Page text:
Dogs are generally banned from most beaches during the main summer season or even all the year round. Find out about any restrictions before taking your dog onto a beach - the holiday park reception will have all the information you need to know.

Keeping your dog under control

It is worth remembering that not everyone appreciates dogs as much as you do – a boisterous dog can seem quite scary to a small child even though all they want to do is make friends and show some affection.

Dogs can be walked on public rights of way such as public footpaths, bridleways and byways. However, by law, farmers are entitled to destroy a dog that injures or worries their livestock, so be warned and keep your dog on a lead if you are around other animals.

Cleaning up after your dog

Just because you're in the countryside, don't forget to scoop the poop. People, especially kids are more likely to be wandering around bare-footed and dog mess contains some nasty infections. You can be fined on the spot or prosecuted through the courts to a maximum fine of £1,000 for not cleaning up after your dog.

Local Vets

Every BoB park reception will have details of the nearest vets should you need to see one. If your dog has a condition don’t forget to take their veterinary details and tablets with you just in case.

Camping with your dog checklist

  • Collar (with your contact number) and leads (extendable ones are advisable, particularly if you’re at a campsite where dogs must be kept on a lead)
  • Ensure your dog’s vaccinations are up to date and you have kept your flea and tick treatment up to date
  • Obtain a copy of your dog’s veterinary records and note down your vet’s phone number to take with you in case of an emergency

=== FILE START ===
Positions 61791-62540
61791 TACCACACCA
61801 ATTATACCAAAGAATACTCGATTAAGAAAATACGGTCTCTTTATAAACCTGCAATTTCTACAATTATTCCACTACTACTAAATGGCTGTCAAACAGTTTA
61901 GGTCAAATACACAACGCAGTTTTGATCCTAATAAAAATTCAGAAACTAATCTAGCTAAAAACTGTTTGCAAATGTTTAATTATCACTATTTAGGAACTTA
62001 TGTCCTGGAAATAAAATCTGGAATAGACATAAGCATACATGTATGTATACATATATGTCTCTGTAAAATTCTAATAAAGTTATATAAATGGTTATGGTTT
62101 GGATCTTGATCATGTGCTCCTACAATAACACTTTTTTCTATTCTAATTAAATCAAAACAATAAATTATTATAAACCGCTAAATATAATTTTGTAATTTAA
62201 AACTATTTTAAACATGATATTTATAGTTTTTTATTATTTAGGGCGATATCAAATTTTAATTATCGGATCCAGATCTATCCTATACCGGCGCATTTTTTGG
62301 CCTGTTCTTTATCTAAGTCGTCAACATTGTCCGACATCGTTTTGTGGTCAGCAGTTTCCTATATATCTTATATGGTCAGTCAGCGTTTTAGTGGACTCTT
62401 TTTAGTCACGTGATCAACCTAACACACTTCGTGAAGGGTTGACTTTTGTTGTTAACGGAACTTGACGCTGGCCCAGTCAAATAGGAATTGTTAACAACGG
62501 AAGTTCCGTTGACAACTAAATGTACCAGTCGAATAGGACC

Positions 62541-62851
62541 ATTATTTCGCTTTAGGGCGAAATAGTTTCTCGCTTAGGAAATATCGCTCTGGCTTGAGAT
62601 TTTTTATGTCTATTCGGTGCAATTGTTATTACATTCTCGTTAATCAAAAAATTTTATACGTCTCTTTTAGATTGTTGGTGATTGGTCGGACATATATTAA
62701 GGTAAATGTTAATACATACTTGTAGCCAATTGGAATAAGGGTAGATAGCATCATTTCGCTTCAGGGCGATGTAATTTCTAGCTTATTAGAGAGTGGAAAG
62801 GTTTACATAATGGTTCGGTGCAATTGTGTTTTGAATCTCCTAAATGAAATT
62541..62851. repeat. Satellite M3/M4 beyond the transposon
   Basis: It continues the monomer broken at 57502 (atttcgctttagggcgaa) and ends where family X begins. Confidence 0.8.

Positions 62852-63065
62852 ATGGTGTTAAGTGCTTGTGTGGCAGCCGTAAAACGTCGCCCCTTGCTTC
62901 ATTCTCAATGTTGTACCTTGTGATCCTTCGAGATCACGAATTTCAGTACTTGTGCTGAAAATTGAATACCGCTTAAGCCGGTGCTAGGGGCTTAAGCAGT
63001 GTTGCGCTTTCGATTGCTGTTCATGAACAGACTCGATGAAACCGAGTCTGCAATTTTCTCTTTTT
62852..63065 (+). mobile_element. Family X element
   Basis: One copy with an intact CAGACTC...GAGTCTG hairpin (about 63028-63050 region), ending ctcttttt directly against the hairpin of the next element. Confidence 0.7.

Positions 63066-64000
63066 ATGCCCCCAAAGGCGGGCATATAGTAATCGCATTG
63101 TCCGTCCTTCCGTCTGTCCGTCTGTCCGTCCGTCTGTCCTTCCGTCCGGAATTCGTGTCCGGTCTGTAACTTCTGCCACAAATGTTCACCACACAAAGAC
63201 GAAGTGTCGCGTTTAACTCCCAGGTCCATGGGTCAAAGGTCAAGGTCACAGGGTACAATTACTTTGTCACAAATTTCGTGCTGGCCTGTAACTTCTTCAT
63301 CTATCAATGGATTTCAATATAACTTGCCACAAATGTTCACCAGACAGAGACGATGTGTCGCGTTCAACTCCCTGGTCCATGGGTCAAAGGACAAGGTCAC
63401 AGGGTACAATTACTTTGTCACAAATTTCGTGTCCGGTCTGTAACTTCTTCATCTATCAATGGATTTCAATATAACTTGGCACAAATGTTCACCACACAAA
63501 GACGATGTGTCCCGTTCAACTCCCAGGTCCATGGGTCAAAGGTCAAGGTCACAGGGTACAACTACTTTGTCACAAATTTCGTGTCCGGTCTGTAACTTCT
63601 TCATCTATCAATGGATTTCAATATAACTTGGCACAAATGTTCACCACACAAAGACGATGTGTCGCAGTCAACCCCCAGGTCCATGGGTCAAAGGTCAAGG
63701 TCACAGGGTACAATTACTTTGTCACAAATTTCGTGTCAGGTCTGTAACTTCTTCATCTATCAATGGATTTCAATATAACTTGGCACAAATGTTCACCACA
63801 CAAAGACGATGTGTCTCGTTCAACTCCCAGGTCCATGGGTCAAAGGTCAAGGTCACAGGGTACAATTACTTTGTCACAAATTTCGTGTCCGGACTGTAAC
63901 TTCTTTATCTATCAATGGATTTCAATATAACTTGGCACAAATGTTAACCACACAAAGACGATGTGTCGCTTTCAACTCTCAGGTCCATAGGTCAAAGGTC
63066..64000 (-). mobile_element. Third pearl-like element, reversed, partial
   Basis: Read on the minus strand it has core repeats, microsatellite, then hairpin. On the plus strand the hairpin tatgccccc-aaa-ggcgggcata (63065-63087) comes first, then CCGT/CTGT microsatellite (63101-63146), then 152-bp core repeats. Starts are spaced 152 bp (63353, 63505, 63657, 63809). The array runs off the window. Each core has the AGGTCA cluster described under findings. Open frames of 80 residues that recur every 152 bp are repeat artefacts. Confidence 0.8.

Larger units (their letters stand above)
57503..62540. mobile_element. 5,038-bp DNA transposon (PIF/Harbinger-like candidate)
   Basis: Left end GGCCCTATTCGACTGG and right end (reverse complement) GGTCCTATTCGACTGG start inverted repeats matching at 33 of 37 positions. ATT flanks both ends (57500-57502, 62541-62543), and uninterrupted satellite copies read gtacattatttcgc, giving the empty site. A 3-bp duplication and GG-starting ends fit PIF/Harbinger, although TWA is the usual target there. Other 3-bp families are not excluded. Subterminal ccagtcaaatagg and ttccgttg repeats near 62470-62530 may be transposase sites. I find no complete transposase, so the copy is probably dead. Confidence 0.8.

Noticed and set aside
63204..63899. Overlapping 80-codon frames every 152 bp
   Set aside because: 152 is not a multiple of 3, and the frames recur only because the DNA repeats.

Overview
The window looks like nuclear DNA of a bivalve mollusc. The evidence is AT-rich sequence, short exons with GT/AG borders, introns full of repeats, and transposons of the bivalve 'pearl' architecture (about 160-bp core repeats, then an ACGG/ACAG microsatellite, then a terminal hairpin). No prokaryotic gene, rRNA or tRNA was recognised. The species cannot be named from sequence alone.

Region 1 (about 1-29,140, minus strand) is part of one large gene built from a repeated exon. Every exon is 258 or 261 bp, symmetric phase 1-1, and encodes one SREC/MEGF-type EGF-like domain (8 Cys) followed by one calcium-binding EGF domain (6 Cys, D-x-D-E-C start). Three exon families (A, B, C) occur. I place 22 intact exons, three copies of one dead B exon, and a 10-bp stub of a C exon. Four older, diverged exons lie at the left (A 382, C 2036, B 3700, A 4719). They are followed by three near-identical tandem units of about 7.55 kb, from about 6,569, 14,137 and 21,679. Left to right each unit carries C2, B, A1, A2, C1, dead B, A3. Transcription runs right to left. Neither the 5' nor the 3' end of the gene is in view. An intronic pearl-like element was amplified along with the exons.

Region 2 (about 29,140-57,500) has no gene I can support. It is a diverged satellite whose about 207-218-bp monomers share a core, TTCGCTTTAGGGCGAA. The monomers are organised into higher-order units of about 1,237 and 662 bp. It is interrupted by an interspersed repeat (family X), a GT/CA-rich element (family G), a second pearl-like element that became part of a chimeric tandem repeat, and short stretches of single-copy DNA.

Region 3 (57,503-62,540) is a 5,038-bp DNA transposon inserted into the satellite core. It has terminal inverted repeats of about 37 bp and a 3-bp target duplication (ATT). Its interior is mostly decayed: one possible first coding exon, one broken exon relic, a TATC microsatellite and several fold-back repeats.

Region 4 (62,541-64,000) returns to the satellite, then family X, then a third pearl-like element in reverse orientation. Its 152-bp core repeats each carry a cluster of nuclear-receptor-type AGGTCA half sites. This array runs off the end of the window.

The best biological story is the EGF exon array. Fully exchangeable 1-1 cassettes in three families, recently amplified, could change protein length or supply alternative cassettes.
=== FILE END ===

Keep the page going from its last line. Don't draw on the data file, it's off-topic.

• Ensure your dog is fitted with a suitable collar and ID tag highlighting their name, your name, address and mobile number
  • If you know you are going to be on the same camp site for a while – why not add a temporary ID tag with your pitch number
  • Make sure that the lead and collar are in good condition and won’t break if your dog suddenly lunges. An extendable lead is useful, particularly if you’re at a campsite where dogs must be kept on a lead
  • Make sure you have something sturdy like a stake or ground anchor to tie your dog to at night and when you are cooking and eating to keep your dog safe
  • Pack a first aid kit for your dog containing: vet’s phone number, gauze to wrap wounds or to use as a muzzle, bandages to protect wounds or control bleeding, sticking tape, scissors, tweezers, large syringe for oral treatments, Vaseline, blanket, towel, gloves, cotton wool and antiseptic
  • Make sure you pack all the dog essentials that you would need at home including food and water, bowls, plenty of dog food and treats, and his toys
  • Your dog will appreciate some familiar items from home so it is a good idea to take his bedwith you
  • Make sure you bring plenty of poo bags and a scoop to clean up after your dog and be considerate of other campers
  • Whilst you are travelling the safety of your passengers and your dog are paramount. For travel risk management, a travel cage is probably the best way to transport your pet. Remember that dogs can get car sick too, so take plenty of breaks and plan stops into your journey so that your dog can have a run in the open air
  • Fresh air is vital – so if you are stopping for a break leave a window down six inches or install a pet vent
  • Never leave your dog in a vehicle alone as he can dehydrate very quickly

Holidaying with your dog should be a great experience. By following some of these helpful tips and advice you should have a fantastic time away with lots of great memories to share with your dog.

Best of British Holiday Parks have over 50 dog friendly campsites and caravan parks to choose from throughout the UK, we hope you and your dog enjoy staying with them.